A little quiz to test your Hollywood IQ. Which of the following celebrity endorsements is fake: (a) Ringo Starr selling apple juice; (b) Charlie Sheen hawking air conditioners; or (c) Brooke Shields shilling for a vitamin drink?
All right, it’s a trick question: They’re all true. The reason you probably failed is that these campaigns, along with a legion of other ads featuring topflight Hollywood stars, can be seen only abroad. Flip through the pages of a magazine in Japan, Korea, or Italy and you’re liable to spot an Oscar winner promoting anything from noodles to shampoo. Yes, that is Mel Gibson in that Japanese car ad.
Considering Hollywood’s growing presence in the world market — overseas grosses of American films have boomed to more than $5 billion annually — international advertisers have a clear rationale for hiring an American star. ”They stand out,” says Hidekazu Aizawa, an executive at Dentsu, Japan’s largest ad agency. ”They make people look and watch.” But why would Hollywood’s finest, who often take the moral high road against selling their names in the U.S., consent to do so overseas?
The answer: a very quiet ka-ching. American celebs can earn from $500,000 to $2 million for a two-day shoot — without sacrificing their domestic personas. ”For some, there just isn’t enough money to make it worth their while to cheapen their image here,” says Michael Schau, editor of the New York-based trade Entertainment Marketing Letter. ”So they do it in Japan, where they pay massive amounts and swear that the ad will never go outside of the country.” (Japan, Korea, and, increasingly, Italy have been the countries most willing to pay the high cost of Hollywood.)
So there’s a star-studded reverse trade deficit at work. Harrison Ford was paid a reported $2 million for a series of Japanese beer commercials last year. Woody Allen directed several 1993 spots for Coop, an Italian supermarket, for a reported $1.5 million. Even former Beverly Hills, 90210 bad girl Shannen Doherty raked in $250,000 for four 30-second spots for LG Ad cosmetics in Korea. ”We looked at Winona Ryder, Sandra Bullock, Kim Basinger, and Demi Moore, but they were too expensive,” says LG Ad account manager Park Woon-Ki.
Of course, there are other factors contributing to this trend. Antonio Banderas agreed to hawk San Pellegrino hosiery in an Italian TV commercial when Giuseppe Tornatore, who’d made the Oscar-winning Cinema Paradiso, signed on to direct. And in some cases, using Hollywood stars is economical. ”Foreign actors are generally cheaper than Korean celebrities,” says Choi Seung-Jin, account executive for Cheil Communications, a major Korean ad agency. ”Ahn Sung-Ki [a popular Korean actor] might cost about $750,000 for a one-year contract. Richard Gere cost $500,000.”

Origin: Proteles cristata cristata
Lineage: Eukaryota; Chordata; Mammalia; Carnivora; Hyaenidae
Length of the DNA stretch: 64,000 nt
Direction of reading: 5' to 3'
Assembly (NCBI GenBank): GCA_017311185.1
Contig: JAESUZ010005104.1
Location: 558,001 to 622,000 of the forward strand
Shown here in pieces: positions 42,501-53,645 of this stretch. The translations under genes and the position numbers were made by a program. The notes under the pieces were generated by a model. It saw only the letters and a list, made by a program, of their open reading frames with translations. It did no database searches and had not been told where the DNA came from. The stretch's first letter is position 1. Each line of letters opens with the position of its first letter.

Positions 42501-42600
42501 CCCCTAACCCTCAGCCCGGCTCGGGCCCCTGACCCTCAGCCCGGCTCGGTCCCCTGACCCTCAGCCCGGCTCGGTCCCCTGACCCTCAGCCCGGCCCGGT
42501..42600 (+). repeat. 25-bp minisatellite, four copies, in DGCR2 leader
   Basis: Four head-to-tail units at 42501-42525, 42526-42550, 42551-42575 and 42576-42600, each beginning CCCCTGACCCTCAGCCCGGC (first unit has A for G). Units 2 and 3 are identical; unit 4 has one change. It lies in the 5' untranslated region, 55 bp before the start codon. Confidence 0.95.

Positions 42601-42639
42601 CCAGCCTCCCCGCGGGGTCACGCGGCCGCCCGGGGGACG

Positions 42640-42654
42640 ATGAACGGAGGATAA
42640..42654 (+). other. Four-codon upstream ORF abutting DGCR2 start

Which is why international companies won’t sign just any old American star. In Japan, sales of Tsumura Bathclin bath products have taken off ever since a spot featuring Dennis Hopper playing with a rubber ducky began airing last October. But the decision to film the spot wasn’t a no-brainer for Tsumura. ”We weren’t too sure about using Hopper,” says company spokesman Yukihito Kagawa. ”But the ad shows a side of him no one knows, and the reaction has been tremendous.” Hopper’s decision was simpler. ”I couldn’t believe the money they were paying me,” says the actor. ”If I could do one of these every year, I could retire.”
Unlike Hopper, most celebs don’t want the public to know they sell products overseas (and thus won’t comment for stories such as this). Even though Jodie Foster, Mariah Carey, and Sean Connery all look sexy in their ads, they are tight-lipped about the business. Says a spokesman for one poster boy, ”Everyone knows it’s embarrassing to turn up in ads they wouldn’t be caught dead doing here.” Adds another industry source: ”It looks like they’re selling out. But if I was being offered $1 million to do a half day’s work, I’d do it too. Who wouldn’t?”